Rosie the chicken
One of the Magnificent Devices characters that people seem to enjoy most is Rosie the chicken, that globetrotting red hen who is ready for any adventure, as long as there are bugs and seeds at the conclusion of it.
As many of you might know, I live in an urban area and I rescue chickens. You would not think there would be many chickens in need of rescuing in a place where Apple no longer means those things that grow in orchards. But there are. My most recent rescue was of a black Serama mix who had been living in a city park for nine days, being fed by neighborhood children (may blessings fall upon their heads). In the course of doing this, I’ve met a number of birds of extraordinary personality and intelligence, and have come to believe that anyone who thinks chickens are dumb has (a) never met one; and (b) if they did, were just not paying attention.
So when Claire mounted the stairs of the dockside squat in book one, it was quite a surprise to me that one of the first things she laid eyes on was a miserable hen in a birdcage. It was no surprise, however, when she decided to rescue the bird on the spot. I’d have done the same myself. Rosie belonged to Snouts, who named her after a barmaid for whom he suffered a case of unrequited love. But her personality is based on a couple of chickens who have been in my own flock: Lizzie-bit, an ISA Brown with a taste for travel; Kirby, a hen of no discernible bloodline but a calm and loving personality; and JoJo, the Queen of Everything, from whom Rosie gets her Queen Victoria–like traits.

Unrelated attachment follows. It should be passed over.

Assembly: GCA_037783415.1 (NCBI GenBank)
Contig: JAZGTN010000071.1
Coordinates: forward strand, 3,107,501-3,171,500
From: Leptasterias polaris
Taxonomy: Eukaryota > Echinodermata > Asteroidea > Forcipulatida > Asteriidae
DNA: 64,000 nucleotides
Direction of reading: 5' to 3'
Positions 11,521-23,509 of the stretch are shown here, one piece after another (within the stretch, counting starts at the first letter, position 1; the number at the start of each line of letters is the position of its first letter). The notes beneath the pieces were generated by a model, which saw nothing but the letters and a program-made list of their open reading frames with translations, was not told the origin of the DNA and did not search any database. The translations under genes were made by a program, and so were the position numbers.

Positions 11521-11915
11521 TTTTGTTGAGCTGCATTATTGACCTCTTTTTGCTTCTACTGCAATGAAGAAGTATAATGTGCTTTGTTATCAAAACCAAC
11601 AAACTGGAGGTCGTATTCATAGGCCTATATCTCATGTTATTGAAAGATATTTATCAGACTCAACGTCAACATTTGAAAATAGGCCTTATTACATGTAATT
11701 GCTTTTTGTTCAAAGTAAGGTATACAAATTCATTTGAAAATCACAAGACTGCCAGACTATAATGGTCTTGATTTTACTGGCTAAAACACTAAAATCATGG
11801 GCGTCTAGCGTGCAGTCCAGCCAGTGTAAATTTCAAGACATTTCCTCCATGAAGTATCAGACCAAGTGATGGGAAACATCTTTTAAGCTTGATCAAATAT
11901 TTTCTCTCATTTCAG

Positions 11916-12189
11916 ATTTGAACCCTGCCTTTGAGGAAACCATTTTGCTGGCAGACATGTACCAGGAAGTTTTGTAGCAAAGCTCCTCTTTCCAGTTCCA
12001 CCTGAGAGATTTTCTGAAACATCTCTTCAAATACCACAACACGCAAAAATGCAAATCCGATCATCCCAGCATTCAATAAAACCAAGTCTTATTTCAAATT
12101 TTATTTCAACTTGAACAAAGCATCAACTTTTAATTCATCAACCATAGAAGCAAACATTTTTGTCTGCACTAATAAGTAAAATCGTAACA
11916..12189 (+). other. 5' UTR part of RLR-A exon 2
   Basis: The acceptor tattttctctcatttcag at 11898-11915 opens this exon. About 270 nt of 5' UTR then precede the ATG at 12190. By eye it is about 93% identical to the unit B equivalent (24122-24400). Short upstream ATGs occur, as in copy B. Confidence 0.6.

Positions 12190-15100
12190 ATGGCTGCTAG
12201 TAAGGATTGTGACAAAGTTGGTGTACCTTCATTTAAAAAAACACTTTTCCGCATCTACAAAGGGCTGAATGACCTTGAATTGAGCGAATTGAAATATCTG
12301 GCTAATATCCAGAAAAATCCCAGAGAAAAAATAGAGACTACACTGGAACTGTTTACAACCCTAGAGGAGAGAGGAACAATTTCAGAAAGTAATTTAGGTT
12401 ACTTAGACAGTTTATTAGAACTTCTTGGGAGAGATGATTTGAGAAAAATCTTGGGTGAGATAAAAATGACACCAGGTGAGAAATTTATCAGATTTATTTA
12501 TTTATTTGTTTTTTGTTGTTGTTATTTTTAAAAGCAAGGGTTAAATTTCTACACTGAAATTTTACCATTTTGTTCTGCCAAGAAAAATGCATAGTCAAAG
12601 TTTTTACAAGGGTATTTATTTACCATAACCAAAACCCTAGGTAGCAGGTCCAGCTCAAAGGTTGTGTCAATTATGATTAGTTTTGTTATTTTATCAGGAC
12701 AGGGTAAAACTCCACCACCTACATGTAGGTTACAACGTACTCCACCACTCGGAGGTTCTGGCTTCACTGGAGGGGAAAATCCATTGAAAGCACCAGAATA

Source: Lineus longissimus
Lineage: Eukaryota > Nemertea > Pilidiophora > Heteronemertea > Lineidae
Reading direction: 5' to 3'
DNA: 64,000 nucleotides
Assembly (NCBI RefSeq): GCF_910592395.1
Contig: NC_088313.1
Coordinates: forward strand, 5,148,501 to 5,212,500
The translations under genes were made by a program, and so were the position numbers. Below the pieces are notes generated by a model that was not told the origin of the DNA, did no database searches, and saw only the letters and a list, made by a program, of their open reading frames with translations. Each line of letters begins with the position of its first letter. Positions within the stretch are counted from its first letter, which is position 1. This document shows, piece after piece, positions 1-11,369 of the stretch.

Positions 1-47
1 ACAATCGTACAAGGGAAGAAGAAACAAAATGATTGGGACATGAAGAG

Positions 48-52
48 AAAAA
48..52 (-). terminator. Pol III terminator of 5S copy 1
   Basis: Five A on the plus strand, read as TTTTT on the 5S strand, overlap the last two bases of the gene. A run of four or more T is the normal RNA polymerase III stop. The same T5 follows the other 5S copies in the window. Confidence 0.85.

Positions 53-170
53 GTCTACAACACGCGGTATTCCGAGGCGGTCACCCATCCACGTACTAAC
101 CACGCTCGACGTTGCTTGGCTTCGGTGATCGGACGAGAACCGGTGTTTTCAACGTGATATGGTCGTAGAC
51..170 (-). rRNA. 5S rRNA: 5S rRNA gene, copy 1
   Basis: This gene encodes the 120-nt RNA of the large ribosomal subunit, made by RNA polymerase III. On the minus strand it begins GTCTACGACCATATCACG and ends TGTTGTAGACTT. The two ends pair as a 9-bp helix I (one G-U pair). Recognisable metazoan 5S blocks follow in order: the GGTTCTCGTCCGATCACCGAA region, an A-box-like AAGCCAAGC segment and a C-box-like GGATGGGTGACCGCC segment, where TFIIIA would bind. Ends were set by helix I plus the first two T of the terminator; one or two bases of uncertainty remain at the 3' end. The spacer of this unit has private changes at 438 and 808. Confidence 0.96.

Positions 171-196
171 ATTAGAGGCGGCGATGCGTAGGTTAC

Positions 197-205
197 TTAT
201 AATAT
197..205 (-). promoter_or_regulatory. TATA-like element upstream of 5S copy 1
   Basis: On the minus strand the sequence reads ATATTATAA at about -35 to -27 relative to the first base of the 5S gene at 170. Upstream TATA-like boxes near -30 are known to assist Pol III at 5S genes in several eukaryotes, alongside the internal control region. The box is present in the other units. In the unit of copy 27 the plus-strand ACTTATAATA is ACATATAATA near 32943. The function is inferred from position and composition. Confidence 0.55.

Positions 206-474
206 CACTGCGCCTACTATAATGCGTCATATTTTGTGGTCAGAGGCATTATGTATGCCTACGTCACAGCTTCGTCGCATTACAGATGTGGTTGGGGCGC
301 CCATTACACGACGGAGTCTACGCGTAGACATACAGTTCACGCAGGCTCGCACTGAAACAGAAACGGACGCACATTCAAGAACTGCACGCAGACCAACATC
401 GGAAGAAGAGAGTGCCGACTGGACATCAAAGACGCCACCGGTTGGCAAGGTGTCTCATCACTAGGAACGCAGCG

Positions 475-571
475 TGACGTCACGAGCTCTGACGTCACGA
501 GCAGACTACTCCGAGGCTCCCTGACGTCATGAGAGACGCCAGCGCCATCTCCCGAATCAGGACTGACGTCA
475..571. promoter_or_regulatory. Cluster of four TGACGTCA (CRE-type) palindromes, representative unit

Rosie is also the literary descendant of Louise, whose adventures were chronicled most ably by Kate DeCamillo, in Louise: The Adventures of a Chicken. While it is true that chickens like to stick pretty close to their henhouses (safety being the primary directive when one has eggs to think about), there is the occasional bird who likes to see what is over the horizon, if she is with people she trusts and there is the hope of seeing the henhouse again. Rosie is this kind of bird.
Long may she fly.